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NY Theater Reviews

Ph: Richard Termine



This is one of the most inspired and timely Shakespeare productions in recent years.

The Royal Shakespeare Company’s all-black staging of Julius Caesar, which is set in contemporary Africa with undercurrents of civil war and the Arab Spring, is certainly one of the most inspired and timely Shakespeare productions in recent years. A large bronze statue of Caesar is even pulled down following his death, similar to the one of Saddam Hussein.

While Julius Caesar is a rarely performed tragedy, this marks the third high-profile production of the play in New York in just under two years. Two summers ago, the Royal Shakespeare Company included a different production of the play as part of its residency at the Park Avenue Armory. That revival, directed by Lucy Bailey, was so hell-bent on emphasizing violent warfare that it ultimately undermined the play itself. And exactly one year ago, the Acting Company unveiled a decent but forgetting staging that will be best remembered for the creepy resemblance of the actors playing Caesar and his wife to Barack and Michelle Obama.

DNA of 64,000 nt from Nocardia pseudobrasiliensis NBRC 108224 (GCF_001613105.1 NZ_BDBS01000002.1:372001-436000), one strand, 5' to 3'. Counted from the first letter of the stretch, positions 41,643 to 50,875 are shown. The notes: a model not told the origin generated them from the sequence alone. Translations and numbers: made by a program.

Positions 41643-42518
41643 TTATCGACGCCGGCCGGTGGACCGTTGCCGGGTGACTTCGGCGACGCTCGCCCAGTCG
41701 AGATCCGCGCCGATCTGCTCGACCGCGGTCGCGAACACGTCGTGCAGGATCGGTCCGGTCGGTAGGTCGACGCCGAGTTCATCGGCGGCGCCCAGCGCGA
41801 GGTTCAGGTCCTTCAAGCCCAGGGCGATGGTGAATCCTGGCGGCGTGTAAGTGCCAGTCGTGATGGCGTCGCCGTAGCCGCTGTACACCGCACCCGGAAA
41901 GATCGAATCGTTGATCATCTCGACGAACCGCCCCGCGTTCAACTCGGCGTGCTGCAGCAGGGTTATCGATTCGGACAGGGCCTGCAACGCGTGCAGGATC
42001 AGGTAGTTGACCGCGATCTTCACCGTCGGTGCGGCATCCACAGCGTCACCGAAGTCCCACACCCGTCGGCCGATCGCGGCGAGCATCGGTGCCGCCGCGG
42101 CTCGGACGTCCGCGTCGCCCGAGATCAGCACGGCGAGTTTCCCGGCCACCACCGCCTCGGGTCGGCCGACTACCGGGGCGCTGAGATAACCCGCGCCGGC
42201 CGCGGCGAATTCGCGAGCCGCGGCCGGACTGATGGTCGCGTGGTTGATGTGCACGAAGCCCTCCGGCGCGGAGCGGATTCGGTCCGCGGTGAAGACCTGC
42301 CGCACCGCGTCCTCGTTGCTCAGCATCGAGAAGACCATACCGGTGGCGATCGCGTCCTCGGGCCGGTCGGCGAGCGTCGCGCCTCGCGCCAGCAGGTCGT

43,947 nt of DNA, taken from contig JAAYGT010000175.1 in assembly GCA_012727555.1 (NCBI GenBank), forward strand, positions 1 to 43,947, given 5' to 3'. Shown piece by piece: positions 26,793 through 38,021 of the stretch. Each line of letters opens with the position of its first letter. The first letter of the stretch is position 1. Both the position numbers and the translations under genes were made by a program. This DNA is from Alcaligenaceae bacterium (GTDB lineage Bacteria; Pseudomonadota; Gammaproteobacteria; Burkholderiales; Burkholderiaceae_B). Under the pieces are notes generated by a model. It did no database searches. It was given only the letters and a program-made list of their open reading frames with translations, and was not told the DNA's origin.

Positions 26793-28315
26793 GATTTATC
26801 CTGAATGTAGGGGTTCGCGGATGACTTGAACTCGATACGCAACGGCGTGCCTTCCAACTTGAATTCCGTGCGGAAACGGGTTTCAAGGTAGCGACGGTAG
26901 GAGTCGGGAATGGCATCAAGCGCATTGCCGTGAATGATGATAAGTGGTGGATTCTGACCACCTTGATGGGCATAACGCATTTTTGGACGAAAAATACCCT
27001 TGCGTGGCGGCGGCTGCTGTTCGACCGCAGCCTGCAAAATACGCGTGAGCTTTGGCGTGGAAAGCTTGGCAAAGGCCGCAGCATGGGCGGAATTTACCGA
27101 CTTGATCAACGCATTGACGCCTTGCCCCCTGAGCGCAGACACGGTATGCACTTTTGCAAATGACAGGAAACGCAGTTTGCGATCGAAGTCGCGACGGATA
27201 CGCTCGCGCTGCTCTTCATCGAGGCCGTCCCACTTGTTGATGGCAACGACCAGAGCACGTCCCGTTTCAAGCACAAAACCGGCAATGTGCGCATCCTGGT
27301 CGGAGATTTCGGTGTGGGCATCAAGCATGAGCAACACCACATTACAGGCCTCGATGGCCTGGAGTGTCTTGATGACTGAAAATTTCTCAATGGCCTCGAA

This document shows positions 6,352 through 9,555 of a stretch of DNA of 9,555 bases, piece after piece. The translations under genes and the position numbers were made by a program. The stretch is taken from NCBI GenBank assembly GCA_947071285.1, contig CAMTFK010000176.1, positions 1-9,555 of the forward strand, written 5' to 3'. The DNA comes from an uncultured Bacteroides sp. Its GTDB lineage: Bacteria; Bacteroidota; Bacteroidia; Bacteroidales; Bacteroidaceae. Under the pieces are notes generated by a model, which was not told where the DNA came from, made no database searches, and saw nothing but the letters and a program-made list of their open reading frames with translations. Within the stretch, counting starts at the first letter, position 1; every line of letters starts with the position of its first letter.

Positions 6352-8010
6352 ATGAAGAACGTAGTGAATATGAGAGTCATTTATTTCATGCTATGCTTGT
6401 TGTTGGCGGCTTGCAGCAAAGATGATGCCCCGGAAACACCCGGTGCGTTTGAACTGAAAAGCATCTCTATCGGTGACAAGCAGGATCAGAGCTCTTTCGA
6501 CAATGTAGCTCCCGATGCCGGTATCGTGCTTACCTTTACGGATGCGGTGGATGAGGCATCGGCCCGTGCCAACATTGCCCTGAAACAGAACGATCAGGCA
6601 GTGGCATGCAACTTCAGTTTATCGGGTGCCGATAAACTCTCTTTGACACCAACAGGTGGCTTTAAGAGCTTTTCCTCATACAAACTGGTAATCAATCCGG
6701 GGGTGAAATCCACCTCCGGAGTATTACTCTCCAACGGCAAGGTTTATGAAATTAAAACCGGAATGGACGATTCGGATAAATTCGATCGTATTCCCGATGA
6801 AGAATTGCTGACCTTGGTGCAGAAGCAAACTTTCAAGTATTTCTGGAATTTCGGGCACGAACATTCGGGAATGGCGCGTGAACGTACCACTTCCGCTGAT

Here, when the audience enters the BAM Harvey Theater, a large number of black actors are jubilantly dancing and singing the praises of Caesar. (At first, I felt as if I had accidentally wandered into the national tour of Fela!) They even wear shirts and carry signs in praise of Caesar.

Once the initial merriment subsides, Gregory Doran’s production effectively explores the political chicanery, turmoil and change of fates at the heart of the play. Doran’s cast is also able to mine quite a lot of humor out of the text thanks to their personality-infused performances. They also recite the text with clarity while combining it with a genuine sense of African dialect. Likewise, contemporary African attire is mixed with togas.

The soothsayer, with white paint covering his face, provides a spiritual, tribal presence. He even stands at the top of the set design of crumbling concrete stairs for much of the show, remaining a constant presence.

Jeffery Kissoon’s Caesar is hardly the triumphant leader suggested by the towering, gleaming statute of him situated at the back of the stage. This Caesar is a tired, aging man who is all too easily swayed and controlled by his more determined colleagues. Cyril Nri makes for a persuasive, appropriately “lean and hungry” Cassius, while Paterson Joseph possesses the sincerity necessary to make Brutus’ non-selfish motives for killing Caesar believable.